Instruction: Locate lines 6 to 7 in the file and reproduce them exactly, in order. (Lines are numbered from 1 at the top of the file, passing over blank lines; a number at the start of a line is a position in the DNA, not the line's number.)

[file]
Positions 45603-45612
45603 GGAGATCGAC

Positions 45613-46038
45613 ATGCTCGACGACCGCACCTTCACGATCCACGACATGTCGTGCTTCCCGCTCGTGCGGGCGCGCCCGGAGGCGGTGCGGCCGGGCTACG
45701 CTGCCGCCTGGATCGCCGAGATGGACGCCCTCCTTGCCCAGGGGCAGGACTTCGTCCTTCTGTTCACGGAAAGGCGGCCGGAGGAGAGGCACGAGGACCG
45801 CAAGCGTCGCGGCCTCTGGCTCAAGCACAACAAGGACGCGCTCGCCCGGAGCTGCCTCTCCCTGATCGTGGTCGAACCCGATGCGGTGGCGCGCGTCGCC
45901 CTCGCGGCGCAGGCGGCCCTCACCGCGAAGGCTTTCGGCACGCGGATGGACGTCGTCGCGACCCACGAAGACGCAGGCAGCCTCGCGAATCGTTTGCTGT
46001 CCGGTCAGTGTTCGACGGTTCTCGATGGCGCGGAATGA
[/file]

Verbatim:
45801 CAAGCGTCGCGGCCTCTGGCTCAAGCACAACAAGGACGCGCTCGCCCGGAGCTGCCTCTCCCTGATCGTGGTCGAACCCGATGCGGTGGCGCGCGTCGCC
45901 CTCGCGGCGCAGGCGGCCCTCACCGCGAAGGCTTTCGGCACGCGGATGGACGTCGTCGCGACCCACGAAGACGCAGGCAGCCTCGCGAATCGTTTGCTGT